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by the Thomas Organ Company of Sepulveda, CA under license to Jennings Musical Industries of Dartford, Kent UK.
||The Vox V-3 Tube Cambridge Reverb amplifier and the V-8 Tube Berkeley Super Reverb amp head shared the same chassis and circuitry. These amps were produced from late 1965 through mid 1966
Point-to-Point Hand Wired Chassis
A view of the tidy hand wiring found in a JMI AC-30 chassis...
|The V-3 Cambridge Reverb and the V-8 Berkeley Super Reverb chassis featured point-to-point hand wired construction. Point-to-point construction implies that the electrical components (resistors, capacitors, etc) are installed and soldered by hand to terminal strips. Additional hand soldered wires would be used to connect the terminal strips to the extremeties of the circuit.
The quality of the point-to-point hand wired construction found in JMI Vox amps built in the UK was tidy and masterful (see photo at left). Compare this to the view of the open Berkeley chassis near the top of this page. It is my opinion that the design and workmanship of the hand wired Vox amps built by Thomas Organ does not approach the quality one would find in a JMI Vox amp.
A two piece steel chassis housed all of the preamp, power amp and power supply circuitry for the V-3 Cambridge Reverb and V-8 Berkeley Super Reverb.
The stamped and formed steel chassis pan was the backbone of the chassis. The T1 power transformer, T2 output transformer, main filter cap, tube sockets and the T3 reverb transformer were all mounted to the outside of the chassis pan. Locating the high gain preamp circuitry inside the grounded chassis pan shielded it from stray electronic fields emanating from the transformers.
This formed steel chassis pan was also shared with the Vox V-1 Pathfinder and V-2 Pacemaker amplifiers. It was also incorporated into the solid state versions of these amps produced in later years.
The second part of the chassis was the control panel. This included the rotary controls, jacks and switches. It was fastened to the top of the chassis pan with two machine screws.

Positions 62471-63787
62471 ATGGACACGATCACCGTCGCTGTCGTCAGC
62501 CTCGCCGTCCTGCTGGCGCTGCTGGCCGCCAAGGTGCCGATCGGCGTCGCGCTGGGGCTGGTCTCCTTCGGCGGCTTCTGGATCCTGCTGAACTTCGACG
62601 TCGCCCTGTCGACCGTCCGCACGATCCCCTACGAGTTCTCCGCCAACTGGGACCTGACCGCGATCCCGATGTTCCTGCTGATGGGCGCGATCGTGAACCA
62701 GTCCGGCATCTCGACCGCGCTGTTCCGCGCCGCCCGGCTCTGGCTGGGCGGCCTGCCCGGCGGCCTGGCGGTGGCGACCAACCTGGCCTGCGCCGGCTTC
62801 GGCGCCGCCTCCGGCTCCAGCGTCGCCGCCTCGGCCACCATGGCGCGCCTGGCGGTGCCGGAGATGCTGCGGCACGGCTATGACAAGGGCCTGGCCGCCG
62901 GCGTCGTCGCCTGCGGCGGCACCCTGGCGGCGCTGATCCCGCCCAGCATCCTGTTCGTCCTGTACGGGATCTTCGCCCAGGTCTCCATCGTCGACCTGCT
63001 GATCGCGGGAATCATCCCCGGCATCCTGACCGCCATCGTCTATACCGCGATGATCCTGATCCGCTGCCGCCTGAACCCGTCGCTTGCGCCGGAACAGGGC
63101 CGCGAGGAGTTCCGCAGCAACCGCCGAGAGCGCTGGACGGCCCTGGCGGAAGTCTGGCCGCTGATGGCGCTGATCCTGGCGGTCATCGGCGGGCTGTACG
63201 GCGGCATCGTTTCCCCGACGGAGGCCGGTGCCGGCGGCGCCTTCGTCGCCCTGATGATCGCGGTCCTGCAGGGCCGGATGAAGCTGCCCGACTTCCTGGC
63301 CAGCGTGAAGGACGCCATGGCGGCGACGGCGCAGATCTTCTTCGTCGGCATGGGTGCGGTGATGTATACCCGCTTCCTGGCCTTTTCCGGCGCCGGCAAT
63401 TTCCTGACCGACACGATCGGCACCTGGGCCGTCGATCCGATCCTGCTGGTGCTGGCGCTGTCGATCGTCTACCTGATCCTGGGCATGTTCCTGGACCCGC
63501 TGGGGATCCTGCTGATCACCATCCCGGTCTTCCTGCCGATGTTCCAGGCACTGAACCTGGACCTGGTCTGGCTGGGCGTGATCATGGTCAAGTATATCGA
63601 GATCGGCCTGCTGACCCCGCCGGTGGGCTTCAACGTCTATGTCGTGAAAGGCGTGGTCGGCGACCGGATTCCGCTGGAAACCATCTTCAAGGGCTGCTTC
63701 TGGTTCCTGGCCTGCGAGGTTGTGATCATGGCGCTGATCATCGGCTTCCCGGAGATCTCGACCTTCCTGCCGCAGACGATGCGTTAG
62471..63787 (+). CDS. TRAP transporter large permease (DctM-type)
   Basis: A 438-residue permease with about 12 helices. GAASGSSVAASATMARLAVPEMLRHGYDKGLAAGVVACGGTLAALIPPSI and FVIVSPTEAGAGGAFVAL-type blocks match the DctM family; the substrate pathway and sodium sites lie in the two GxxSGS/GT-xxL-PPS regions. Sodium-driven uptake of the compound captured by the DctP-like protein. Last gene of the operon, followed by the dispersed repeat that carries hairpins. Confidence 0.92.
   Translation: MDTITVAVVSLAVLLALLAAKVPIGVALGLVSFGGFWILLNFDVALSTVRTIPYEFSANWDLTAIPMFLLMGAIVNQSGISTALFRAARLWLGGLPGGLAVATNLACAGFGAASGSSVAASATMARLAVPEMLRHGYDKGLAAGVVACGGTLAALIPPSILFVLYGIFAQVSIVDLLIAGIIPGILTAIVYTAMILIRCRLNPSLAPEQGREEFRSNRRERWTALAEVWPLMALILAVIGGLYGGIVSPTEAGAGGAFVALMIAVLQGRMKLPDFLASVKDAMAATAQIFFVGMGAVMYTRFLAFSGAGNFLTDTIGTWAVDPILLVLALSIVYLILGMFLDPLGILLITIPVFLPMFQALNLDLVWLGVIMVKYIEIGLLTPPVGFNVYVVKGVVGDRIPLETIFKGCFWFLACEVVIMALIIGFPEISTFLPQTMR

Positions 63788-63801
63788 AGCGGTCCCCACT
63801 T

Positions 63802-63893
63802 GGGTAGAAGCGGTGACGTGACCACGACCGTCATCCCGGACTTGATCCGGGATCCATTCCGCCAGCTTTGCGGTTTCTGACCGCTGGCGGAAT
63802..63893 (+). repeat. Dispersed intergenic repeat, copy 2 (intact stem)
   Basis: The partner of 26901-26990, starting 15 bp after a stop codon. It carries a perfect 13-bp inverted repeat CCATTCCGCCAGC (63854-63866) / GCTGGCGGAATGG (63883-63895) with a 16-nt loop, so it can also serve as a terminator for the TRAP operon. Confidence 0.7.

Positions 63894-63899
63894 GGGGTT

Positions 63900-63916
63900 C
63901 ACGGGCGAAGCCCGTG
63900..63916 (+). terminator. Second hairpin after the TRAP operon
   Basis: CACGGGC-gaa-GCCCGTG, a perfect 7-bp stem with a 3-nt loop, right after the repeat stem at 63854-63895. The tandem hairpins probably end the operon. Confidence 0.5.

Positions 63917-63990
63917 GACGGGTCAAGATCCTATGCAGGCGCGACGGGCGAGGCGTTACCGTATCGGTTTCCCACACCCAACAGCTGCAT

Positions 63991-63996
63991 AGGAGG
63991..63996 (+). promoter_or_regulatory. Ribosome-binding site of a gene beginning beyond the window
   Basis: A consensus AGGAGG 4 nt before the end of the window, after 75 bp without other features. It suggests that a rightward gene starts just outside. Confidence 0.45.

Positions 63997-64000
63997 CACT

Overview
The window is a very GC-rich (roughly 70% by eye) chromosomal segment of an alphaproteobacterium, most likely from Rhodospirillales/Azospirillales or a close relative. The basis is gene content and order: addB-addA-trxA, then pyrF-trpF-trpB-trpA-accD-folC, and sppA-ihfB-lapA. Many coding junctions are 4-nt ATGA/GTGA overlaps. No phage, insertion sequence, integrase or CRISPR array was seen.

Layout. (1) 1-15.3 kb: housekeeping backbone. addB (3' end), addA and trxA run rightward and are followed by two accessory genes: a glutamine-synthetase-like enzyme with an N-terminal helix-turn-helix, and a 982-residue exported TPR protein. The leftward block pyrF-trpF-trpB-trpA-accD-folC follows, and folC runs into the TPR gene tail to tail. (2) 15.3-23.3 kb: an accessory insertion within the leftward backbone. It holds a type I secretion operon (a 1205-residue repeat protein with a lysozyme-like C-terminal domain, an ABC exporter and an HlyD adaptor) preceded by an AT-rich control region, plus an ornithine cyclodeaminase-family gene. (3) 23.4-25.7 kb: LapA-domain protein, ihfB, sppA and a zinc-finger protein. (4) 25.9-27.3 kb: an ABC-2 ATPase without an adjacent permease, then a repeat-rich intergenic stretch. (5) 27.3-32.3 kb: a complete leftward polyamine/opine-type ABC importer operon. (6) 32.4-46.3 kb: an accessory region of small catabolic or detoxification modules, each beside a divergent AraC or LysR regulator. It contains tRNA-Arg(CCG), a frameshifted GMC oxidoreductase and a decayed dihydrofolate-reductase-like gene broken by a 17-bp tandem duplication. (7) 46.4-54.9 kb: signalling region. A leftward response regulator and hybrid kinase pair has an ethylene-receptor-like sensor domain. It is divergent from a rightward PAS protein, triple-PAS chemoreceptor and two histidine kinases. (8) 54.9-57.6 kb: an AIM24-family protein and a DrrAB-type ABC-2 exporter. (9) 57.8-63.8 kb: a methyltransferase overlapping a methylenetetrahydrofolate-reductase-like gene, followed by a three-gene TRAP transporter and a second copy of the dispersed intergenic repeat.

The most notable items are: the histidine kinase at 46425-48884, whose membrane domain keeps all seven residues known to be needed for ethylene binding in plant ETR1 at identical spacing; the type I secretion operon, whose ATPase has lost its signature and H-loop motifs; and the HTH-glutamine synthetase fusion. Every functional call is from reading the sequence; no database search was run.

Please refer to the chassis diagram at the top of this page when reading this section.
A 12AX7 tube labeled "V2" powered the preamp stage of the V-3 Cambridge Reverb and V-8 Berkeley Super Reverb. The first section on the tube, V2a, increased the signal coming from the input jacks. The second half, V2b, was used for gain recovery after the tone controls.
Both halves of V6, a 12AU7 tube, were used in conjuction with transformer T3 to complete the "drive" side of the reverb circuit. Another 12AX7 tube labeled V7a amplified the return signal from the reverb pan and passed it onward to the output stage of the amplifier. The tremolo circuit was powered by V7b.
||The full length, medium delay reverb pan for the V-8 Berkeley Super Reverb head was mounted vertically to the inside front panel of the head cabinet (see photo at left). The same pan was mounted to the bottom of the V-3 tube Cambridge Reverb amp where it was covered by a thick pad to acoustically isolate the reverb pan from the speaker.
The Thomas replacement part number for the original two spring reverb pan was 23-5002-2. For those seeking to purchase a replacement pan for a V-3 Cambridge Reverb or V-8 Berkelely amp, the modern Accutronics replacement part number is 4FB2A1C.
An EZ81 (V1) tube recifier served to rectify the AC output of the HT secondary of the power transformer (T1). The pulsed DC output from the EZ-81 was filtered and smoothed by a vertical twist lock style filter capacitor (C26). This 350 volt electrolytic filter capacitor had three sections, 40uf, 30uf and 10 uf. The power supply output voltages were 270 VDC, 240 VDC and 150 VDC.
Two EL84 output tubes (V4 and V5) powered the classic Vox "cathode biased, no NFB" (no negative feed back) output stage. Thomas Organ published an output power rating of 17 watts RMS for these amplifiers, but based on the 270 VDC B+ plate voltages listed on the schematic, a 17 watt RMS output seems a bit optimistic.
Another 12AX7 tube, labeled V3 on the schematic, powered the "long tail" phase inverter in the output stage.